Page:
Ever since I watched Professor Alice Roberts' series on travelling Egypt by Train, I've been quite a fan of her work. (It also means I probably came to knowing about her later than I should have). Since then, I've been working through a number of her books. On Audible, I just finished listening to The Incredible Unlikeliness of Being.
Amongst many other things, Alice is an English biological anthropologist. She also worked as a doctor in the National Heath Service in Wales for a while, but she left clinical medicine to focus on anatomy.
This is an amazingly powerful book.
I can't describe just how many things I learned when listening to it. Alice shows a mastery of so many disciplines (like anatomy, genetics, biology, evolution, and more) and combines them to tell a detailed story of the evolution of the human body. She fills in so many gaps that I didn't understand about why things in the body are the way they are, and importantly, how they came to be that way.
Alice works through each of the major systems of the body, one by one, and describes so much about how they function in humans, and how they function in other animals, particularly those that share a common ancestor with us in the tree of life.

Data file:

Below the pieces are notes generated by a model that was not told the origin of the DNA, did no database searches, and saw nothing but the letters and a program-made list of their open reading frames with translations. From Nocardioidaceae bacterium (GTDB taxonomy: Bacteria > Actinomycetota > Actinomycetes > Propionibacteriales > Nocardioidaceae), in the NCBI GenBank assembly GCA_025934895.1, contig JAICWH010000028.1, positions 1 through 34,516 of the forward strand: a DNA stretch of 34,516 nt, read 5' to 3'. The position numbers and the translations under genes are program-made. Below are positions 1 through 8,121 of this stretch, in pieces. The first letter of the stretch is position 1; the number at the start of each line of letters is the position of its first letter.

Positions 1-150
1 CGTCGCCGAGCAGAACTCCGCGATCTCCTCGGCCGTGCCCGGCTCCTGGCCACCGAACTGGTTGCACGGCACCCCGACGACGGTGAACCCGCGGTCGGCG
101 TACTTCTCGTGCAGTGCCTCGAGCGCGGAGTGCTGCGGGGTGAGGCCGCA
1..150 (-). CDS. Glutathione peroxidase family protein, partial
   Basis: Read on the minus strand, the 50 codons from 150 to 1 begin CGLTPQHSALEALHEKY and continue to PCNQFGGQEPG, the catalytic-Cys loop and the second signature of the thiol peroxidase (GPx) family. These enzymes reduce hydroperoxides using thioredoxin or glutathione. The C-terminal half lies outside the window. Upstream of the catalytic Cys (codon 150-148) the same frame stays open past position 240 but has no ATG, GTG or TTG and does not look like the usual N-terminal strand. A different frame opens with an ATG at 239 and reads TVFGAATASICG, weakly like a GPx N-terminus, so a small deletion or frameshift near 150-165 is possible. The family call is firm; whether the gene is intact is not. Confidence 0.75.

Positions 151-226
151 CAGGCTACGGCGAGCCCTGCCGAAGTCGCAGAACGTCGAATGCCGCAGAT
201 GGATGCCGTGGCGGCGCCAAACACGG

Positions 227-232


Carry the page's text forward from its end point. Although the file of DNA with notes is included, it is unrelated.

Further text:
When I was at high school, biology was considered a softer science than chemistry, psychics, mathematics, etc. In fact, in an indication of the appalling gender-divide back then, at our school biology was taught over at the girls' high school and males who wanted to learn, needed to go there. Worse still, because it didn't rate as well as other sciences, it put students in a less competitive situation for university entrance. That meant that if you wanted to be a medical doctor, the worst thing you could do was to study biology at school, as it would reduce your chances of getting into medical school. How ridiculous!
As I've aged, I've now built a complete fascination with biology. I wish I'd spent more time on it when younger. This book hit the mark for me nicely.
I've seen a few comments from people (one or two from the USA) who have some difficulty with Alice's accent and found the book harder because she read it herself. I couldn't disagree with those comments more. I'm so very glad that Alice read the book herself. She has a steady pace, a clear accent, and is obviously used to teaching. Her accent is a pretty straightforward English accent.
After learning so many things from the book (and it's a long book), I got a hint of just how much more I don't know about this. At some point, if I have another 11 hours 15 minutes to spare, this is one book that I'll likely listen to again, to try to catch some of what I'm sure I missed.
10 out of 10